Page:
RISMEDIA, August 28, 2007-We teach our children to be safe in the real world — to look both ways before crossing a street, not to talk to strangers and other valuable life lessons. Parents also need to teach pre-schoolers, tweens and teenagers how to be safe on the Internet.
“It’s inevitable that young people, especially teens, are going to congregate on the Internet in chat rooms, on message boards and on social networking Web sites. It’s up to us as parents to equip them with the knowledge that will keep them safe online and still allow them to enjoy this technology,” said Edward J. Murray, president and CEO of Faith & Values Media, a non-profit organization that is the nation’s largest coalition of faith groups dedicated to electronic media production.
Here are some handy tips to help ensure your child’s safety on the Internet:
• Monitor computer usage. You wouldn’t let your kids go out at all hours to places unknown. Apply that same standard to their Web use. Be aware of the sites they visit, at what times, and for how long.
• Install firewalls and virus protection software, and consider installing the specialized software that restricts access to inappropriate or pornographic Web sites.
• Respect your child’s privacy, but be sure to ask with whom they are exchanging e-mails and instant messages. You don’t need to read their e-mails, but it’s important to know who their cyber buddies are.
• Making new friends in cyberspace is great, but children should be taught not to assume people are safe just because they appear nice online. Remind them that people aren’t always who they say they are. Teach children never to meet anybody in person whom they discovered online.
• Teach them never to share personally identifiable information – such as their name, address, phone number, passwords, school, etc. – when they are using bulletin boards, chat rooms or social networking sites.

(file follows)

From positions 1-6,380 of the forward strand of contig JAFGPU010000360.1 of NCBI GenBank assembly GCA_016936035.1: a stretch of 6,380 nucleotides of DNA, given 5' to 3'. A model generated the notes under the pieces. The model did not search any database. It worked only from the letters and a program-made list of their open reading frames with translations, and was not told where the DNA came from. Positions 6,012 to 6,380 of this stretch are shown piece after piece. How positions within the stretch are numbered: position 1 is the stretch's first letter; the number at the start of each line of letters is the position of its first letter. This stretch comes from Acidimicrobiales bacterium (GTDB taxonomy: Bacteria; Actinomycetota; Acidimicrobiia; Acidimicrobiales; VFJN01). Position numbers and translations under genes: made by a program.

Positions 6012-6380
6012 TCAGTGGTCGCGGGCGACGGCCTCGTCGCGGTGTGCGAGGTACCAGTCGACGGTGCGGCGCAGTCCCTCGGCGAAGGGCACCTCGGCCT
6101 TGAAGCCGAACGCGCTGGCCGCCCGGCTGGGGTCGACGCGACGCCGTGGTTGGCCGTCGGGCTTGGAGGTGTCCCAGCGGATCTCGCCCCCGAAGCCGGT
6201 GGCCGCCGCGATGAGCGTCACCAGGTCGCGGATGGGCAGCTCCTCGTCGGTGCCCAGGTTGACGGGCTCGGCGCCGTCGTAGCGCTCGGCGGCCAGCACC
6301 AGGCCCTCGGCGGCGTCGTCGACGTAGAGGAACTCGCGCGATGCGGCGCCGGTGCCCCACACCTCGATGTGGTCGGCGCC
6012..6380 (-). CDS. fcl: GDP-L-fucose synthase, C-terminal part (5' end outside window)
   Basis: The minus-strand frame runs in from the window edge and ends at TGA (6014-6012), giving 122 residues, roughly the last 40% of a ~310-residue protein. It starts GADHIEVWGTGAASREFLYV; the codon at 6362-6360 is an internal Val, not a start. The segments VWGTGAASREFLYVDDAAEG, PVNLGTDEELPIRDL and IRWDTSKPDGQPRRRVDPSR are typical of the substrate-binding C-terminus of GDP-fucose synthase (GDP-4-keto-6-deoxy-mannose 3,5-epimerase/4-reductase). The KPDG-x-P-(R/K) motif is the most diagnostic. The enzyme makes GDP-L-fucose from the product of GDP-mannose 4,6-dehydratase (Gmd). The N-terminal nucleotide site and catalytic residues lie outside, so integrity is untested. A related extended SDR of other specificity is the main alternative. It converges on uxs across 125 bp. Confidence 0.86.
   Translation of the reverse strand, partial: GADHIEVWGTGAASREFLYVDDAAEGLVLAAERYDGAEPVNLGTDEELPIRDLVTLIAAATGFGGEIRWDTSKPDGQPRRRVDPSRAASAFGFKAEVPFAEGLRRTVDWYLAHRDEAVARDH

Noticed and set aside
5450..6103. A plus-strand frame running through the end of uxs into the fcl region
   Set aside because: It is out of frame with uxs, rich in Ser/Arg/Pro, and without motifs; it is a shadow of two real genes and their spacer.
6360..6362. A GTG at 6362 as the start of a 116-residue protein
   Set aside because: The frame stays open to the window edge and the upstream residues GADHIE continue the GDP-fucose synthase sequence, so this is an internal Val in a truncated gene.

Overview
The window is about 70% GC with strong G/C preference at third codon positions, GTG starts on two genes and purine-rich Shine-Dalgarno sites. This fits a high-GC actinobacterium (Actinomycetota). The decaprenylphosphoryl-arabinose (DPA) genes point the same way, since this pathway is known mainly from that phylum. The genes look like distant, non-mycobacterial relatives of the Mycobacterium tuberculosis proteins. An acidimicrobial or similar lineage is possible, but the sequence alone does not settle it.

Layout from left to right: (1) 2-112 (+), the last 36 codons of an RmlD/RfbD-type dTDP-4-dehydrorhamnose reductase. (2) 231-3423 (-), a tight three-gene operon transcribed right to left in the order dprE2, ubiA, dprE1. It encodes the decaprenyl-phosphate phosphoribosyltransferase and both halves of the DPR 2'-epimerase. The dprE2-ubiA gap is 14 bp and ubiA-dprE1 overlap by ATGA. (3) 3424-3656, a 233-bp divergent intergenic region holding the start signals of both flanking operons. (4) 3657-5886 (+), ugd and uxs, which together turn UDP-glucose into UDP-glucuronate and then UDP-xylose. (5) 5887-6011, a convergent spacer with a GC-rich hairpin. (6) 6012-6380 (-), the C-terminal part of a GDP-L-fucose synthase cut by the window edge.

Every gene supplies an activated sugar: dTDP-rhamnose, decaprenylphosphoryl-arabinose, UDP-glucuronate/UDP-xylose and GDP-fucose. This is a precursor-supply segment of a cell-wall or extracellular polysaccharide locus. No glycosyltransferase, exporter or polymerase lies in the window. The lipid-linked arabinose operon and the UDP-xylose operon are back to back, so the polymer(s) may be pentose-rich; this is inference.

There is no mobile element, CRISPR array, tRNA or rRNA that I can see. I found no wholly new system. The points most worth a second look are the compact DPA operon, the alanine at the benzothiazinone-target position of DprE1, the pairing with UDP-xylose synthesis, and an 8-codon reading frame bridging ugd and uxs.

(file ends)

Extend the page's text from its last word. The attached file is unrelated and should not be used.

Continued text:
• If your teen has a personal page on a social networking site like MySpace or FaceBook, visit it to see what they have posted about themselves and their activities. These pages are public and can be viewed by anyone on the Internet.
• All social networking sites aren’t the same. Most of these services allow anybody to set up personal pages and create networks of friends they haven’t met in the physical world. Others, such as YouthRoots.com, offer greater supervision by moderating kids’ activities online. Designed specifically for leaders of faith-based youth groups and their students, YouthRoots.com is a place where real-world friends and groups interact in a secure online environment.
• Teach kids to be open about sharing their online experiences with you. If they receive inappropriate emails, they need to know not to respond and to share them with you. If they see something on a Web site that upsets or scares them, they need to let you know. Assure them that you will not blame them for having encountered something disturbing in cyberspace.
“The Internet will continue to be a central fact of contemporary life. Today’s young people will use it extensively in their adult lives. It is a terrific resource that helps them learn about the world around them and when used responsibly it can be a great tool to help them connect with their friends and peers,” stressed Murray, whose non-profit Faith & Values Media, founded the YouthRoots.com community site for youth group leaders and their young members.
For more information, visit www.YouthRoots.com.
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